Greek Workers Strike Again as EU Steps Up Pressure on Tsiprasby
Unions hold second general strike in less than one month
Tsipras asked to deliver on refugee crisis, bailout measures
Greek workers held the second general strike in less than a month on Thursday as Prime Minister Alexis Tsipras races to complete a new round of economic overhauls demanded by creditors in exchange for the disbursement of emergency loans.
“After six years of ruthless assault on workers’ and social insurance rights, the government is breaching its campaign trail promises, and continues the same heartless and catastrophic policy,” The General Confederation of Greek Workers, or GSEE, said in a statement calling for a rally in Athens. The protest drew about 15,000 demonstrators, according to police estimates.
As trade unions accuse Tsipras of advancing the same “social impoverishment” policies for which he was once accusing his political opponents, the 41-year-old leader needs to negotiate with creditors on a list of 13 so-called milestones that Greece has to meet in order to unlock 1 billion euros ($1.1 billion) in bailout loans. Tsipras also faces a threat from some European Union governments to suspend it from the passport-free travel system unless it tightens control of its borders.
A parliamentary vote on the previous round of measures triggered two defections from Tsipras’s governing coalition, whittling down his majority to just three seats in the country’s 300-seat chamber. Any more losses would put the survival of his government in doubt, after calls to opposition party leaders to offer consensus in the face of contentious overhauls attached to Greece’s bailout agreement, including pension reform, were rebuffed.
“We think it is unlikely Tsipras will be able to pass pension reform and keep his current government intact,” Mujtaba Rahman, an analyst at Eurasia Group, wrote in a note to clients on Wednesday, adding that the Prime Minister seems aware of the need to change the composition of his coalition. “But this will not be easy as despite Tsipras’s overtures towards the opposition, no leader has yet agreed to support him.”
The latest list of Greek reforms, which needs to be implemented by Dec. 11, includes measures ranging from new salary scales for civil servants, to the transfer of non-performing loans management to funds and non-banking ventures. Officials involved in the country’s program said that agreement for the disbursement of the outstanding tranche must be reached before the end of this year, as further delay would require parliamentary approval procedures in some euro area states, including Germany.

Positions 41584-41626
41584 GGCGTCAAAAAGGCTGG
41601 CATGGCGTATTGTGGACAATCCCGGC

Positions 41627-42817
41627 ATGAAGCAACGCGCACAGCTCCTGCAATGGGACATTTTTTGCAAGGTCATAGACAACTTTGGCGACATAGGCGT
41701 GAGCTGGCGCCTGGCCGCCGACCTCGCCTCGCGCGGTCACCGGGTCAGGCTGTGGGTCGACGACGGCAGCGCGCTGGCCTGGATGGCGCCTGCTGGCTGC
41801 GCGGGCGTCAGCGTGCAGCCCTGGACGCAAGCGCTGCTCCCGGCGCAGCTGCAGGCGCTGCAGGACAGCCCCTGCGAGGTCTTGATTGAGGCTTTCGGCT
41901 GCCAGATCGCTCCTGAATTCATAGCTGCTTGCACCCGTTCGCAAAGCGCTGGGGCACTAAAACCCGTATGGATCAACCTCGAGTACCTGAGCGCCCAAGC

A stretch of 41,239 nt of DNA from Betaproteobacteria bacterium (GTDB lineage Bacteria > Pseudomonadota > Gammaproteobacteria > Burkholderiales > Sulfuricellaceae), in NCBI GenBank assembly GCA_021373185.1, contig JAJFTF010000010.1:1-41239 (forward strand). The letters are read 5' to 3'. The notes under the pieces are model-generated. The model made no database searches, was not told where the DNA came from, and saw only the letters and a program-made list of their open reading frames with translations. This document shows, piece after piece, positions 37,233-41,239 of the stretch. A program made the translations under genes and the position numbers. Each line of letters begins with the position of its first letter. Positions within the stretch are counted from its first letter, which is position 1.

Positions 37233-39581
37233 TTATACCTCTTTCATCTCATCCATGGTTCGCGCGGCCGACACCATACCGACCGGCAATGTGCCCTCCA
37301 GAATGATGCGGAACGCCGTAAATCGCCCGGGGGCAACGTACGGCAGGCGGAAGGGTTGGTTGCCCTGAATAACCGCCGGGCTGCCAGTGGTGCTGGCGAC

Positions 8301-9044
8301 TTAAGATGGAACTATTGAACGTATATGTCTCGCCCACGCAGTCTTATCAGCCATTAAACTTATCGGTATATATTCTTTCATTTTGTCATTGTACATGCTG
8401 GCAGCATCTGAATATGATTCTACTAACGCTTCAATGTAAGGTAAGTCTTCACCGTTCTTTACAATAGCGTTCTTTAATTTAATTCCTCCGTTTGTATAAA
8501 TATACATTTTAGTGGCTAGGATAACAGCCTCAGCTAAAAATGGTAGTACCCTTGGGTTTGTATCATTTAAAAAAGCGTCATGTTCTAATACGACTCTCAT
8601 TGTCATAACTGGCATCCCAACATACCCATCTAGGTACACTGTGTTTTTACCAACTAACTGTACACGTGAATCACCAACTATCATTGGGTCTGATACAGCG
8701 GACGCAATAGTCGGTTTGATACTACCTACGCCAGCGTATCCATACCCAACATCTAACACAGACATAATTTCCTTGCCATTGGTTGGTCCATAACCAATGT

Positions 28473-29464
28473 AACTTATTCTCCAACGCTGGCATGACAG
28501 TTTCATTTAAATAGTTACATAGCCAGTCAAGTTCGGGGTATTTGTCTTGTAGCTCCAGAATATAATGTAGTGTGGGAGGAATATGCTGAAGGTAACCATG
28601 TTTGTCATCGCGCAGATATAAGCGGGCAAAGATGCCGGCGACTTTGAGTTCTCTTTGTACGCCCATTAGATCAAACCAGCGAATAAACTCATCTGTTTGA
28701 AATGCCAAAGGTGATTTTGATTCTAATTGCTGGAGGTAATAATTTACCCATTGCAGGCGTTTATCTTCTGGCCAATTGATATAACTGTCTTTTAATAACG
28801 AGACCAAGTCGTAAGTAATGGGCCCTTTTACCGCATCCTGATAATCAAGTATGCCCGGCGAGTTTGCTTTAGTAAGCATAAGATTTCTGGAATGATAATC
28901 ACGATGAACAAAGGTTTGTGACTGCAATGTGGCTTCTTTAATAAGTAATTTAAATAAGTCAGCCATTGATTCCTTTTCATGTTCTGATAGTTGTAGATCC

Hellenic Financial Stability Fund Chief Executive Officer Aristides Xenofos told reporters in Athens on Thursday that Greek banks, in which the fund is a main shareholder, can benefit from the expertise of third-party providers in the management of their sour loans portfolio. These arguments may not convince Syriza governing party lawmakers, who had opposed the transfer of loans to “vulture funds” while in opposition.
An official familiar with the matter said on Monday that creditors also demand legislation enabling non-banking institutions to buy loan portfolios from lenders, under licensing terms to be determined by the Bank of Greece. Unlike the management transfer, which will keep loans on the lenders’ balance sheets, full disposal will come with restrictions, including a ban on the sale of primary residence mortgages.
More challenges remain for Tsipras as creditors work to complete the next review of the country’s bailout, which will pave the way for debt relief talks to commence. Before that, the government must convince European nations about the efficiency of its border controls in order to secure the country’s place in the continent’s passport-free travel zone.
European Commissioner for Migration and Home Affairs Dimitris Avramopoulos said in a statement to Kathimerini newspaper that Greece must improve border controls “substantially” before a summit of the bloc’s leaders on Dec. 17 in Brussels. “This will put an end to the theories about the collapse of the Schengen zone, or the country’s exit from it,” Avramopoulos said, referring to the EU’s borderless area, named after a town in Luxembourg, where the accord to abolish passport controls was struck 30 years ago.
Even as arrivals on Greek islands slowed in the second half of November, amid bad weather that made crossing the sea from Turkey more dangerous, a record of more than 740,000 immigrants and refugees have made it to Greece this year, according to the United Nations. The crisis has stretched the country’s battered finances, following six years of recession that wiped out a quarter of its economic output and left public services struggling to cope with funding cuts.
According to Greece’s Migration Minister Ioannis Mouzalas, informal discussions have been taking place in the EU this week about suspending Greece from Schengen. The discussion originated from Hungary, and other countries with a similar approach to dealing with the refugee crisis, after last Sunday’s EU-Turkey Summit, Mouzalas told reporters in Athens. A draft proposal, designed to pressure Greece into allowing EU policing of its Aegean Sea border with Turkey, will be weighed by home affairs ministers of the 28 EU countries at a meeting in Brussels on Friday.